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Local LDP federations want new leader to tackle COVID-19 and economy

  • September 12, 2020
  • , Asahi , P. 4
  • JMH Translation

By Tatsuya Sato and Takahiro Okubo, staff writers

 

The majority of the Liberal Democratic Party (LDP) prefectural federations want the new party president to prioritize COVID-19 countermeasures and economic measures in his policy agenda, the Asahi Shimbun learned. The local federations are given three votes each to cast in the LDP presidential election, which will be held on Sept. 14 and counted on the same day. Senior members at the federations responded to the Asahi’s questionnaire, and their answers highlighted the difficulties the prefectures face under the pandemic. No unified view existed on the timing of a snap election.

 

60% want “continuation of Abe policies”

 

The Abe administration’s accomplishments and failures over its 92 months in power will become a focal point of the LDP presidential election. Asked if they wanted the new administration to “continue” or “revise or change” the policies of the Abe administration, 27 federations, almost 60%, said “continuation.” Yamagata and Tottori prefectural federations were the only ones that wanted the new president to revise or change course.

 

Many cited the positive outcomes of the Abe administration’s economic and diplomatic efforts for supporting policy continuation. “The current policy has improved economic conditions, including an uptick in stock prices” (Kumamoto federation). “Abe conducted an unprecedented kind of diplomacy for Japan, interacting with global leaders on an equal footing” (Tochigi federation).

 

Another factor contributing to the support of policy continuation is the coronavirus pandemic. “In order to quickly end the pandemic, it would be desirable not to change the government’s response midcourse” (Saitama federation).

 

Asked what issues they would like the new party president to tackle (multiple responses permitted), approximately 90% said coronavirus countermeasures and economic measures, followed by regional revitalization. Many called for a revival of local economies, pointing out that “concentration of the Japanese economy in Tokyo remains unchanged” (Kagawa federation).

 

Some prefectural federations considered the Abe administration’s falsification of official documents in the Moritomo scandal an “issue of the past,” while others hoped the new president would give better and clearer explanations (Ishikawa federation).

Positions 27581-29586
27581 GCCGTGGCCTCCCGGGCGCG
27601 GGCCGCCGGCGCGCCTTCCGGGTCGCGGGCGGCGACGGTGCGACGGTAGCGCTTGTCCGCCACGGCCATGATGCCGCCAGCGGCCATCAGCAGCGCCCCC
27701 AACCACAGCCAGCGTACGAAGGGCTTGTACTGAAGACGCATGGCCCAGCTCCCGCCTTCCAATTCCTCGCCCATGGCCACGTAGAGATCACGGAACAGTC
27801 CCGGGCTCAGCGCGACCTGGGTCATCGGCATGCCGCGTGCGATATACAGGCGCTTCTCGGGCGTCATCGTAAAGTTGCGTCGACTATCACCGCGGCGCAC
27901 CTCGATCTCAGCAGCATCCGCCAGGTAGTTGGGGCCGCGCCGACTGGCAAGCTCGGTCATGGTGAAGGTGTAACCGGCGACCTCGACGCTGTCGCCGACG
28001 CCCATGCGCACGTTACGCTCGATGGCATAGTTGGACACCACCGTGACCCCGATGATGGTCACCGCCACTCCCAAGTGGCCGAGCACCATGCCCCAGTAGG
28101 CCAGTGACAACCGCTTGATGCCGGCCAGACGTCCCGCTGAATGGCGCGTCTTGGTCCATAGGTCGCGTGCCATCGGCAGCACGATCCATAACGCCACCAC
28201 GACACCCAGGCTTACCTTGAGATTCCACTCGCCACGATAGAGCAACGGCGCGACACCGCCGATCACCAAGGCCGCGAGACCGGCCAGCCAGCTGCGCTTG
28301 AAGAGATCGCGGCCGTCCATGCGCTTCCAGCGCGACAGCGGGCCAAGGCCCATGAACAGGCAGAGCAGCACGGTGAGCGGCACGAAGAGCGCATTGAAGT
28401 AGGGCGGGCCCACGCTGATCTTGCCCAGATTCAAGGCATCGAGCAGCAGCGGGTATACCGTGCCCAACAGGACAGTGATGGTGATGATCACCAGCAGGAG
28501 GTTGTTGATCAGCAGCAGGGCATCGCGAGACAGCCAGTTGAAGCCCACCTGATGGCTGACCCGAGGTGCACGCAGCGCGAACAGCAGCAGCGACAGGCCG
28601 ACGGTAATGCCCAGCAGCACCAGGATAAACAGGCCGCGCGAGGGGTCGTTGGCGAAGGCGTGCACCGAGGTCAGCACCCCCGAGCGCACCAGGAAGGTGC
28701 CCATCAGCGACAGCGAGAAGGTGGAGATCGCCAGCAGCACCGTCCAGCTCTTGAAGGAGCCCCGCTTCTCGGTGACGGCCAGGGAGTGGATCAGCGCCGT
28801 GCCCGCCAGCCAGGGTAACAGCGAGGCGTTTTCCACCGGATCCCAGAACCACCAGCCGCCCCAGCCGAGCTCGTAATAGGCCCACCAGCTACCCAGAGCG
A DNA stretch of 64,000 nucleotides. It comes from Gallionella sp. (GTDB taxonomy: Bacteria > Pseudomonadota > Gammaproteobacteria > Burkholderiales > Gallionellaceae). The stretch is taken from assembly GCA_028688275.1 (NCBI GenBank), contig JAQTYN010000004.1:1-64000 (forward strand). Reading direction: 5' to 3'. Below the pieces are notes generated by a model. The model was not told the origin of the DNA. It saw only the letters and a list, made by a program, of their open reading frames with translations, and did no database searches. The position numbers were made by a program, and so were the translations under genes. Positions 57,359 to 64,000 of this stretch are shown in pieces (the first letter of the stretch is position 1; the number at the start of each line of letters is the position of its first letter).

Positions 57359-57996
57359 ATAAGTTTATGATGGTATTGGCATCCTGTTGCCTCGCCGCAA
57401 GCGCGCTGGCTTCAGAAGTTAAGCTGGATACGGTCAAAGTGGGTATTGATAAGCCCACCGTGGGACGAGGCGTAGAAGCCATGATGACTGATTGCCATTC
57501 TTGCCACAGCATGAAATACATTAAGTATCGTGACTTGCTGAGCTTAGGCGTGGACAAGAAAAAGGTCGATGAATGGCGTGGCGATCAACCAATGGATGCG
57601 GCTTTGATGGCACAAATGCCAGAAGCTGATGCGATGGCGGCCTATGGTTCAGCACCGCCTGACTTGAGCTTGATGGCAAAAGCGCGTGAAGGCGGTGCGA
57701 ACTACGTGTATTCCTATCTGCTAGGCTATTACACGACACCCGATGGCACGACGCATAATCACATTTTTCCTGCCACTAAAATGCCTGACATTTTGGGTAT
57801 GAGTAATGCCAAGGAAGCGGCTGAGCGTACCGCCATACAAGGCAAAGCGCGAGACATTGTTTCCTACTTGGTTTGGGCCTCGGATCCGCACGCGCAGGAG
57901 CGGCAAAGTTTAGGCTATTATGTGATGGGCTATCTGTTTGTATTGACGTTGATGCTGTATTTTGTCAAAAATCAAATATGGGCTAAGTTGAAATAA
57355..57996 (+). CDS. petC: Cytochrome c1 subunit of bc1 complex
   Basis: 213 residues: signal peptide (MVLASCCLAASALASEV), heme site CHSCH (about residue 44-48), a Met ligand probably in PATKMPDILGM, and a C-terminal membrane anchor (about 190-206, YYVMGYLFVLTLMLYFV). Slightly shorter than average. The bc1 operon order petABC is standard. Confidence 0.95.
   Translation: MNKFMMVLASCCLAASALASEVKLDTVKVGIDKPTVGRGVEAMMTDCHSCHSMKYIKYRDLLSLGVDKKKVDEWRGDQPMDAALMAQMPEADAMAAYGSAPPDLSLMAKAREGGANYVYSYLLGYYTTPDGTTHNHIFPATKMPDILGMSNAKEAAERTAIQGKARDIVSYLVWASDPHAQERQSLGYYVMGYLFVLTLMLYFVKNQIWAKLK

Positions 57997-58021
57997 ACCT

Only 18 federations said they want the next party president to pursue constitutional amendment, pointing out that “it is not easy to coordinate and unify party positions on the issue” (Aomori federation). Constitutional revision was a key policy for Prime Minister Shinzo Abe.

 

Two contradicting views on snap election

 

The Asahi questionnaire also asked the federations for their views on the timing of dissolving the Lower House and holding a snap election. The terms of the current Lower House members are scheduled to end in October 2021.

 

Seventeen federations said the best timing would be “by the end of the year,” making it the most frequently given response. Meanwhile, 15 federations answered “early next year” or “close to the scheduled date of the end of the Lower House members’ terms.”

 

Many that support a snap election by the end of the year hope to capitalize on the rise of LDP support in opinion polls: “Backing for the party is likely to increase when the new president is elected. That would be the best timing to dissolve the Lower House and hold an election” (Fukuoka federation). The Aomori federation suggested, “We are in the middle of the coronavirus pandemic. We should propose bold a policy agenda and ask for the people’s support.”

 

On the other hand, some prefectural federations are hesitant to hold an election amid the pandemic.

 

Many who support having a general election next year believed an earlier election would be difficult unless the virus were brought under control. “The party should pour all its energy into virus countermeasures and economic measures, without a lapse in governance” (Hiroshima federation).

 

The Ehime federation will abstain from voting in the party presidential election to avoid disrupting government operation. The federation said the Lower House election should be held after the government enacts the FY2021 budget so as not to invite the disapproval of the public.

 

Meanwhile, former Environment Minister Koichi Yamamoto (Lower House, Ehime 4th district) will abstain from voting in the LDP presidential election for health reasons. The decision was conveyed to the Tanigaki group to which Yamamoto belongs. Yamamoto will not cast an absentee ballot either, reducing the number of Diet member votes to 393.

 

 

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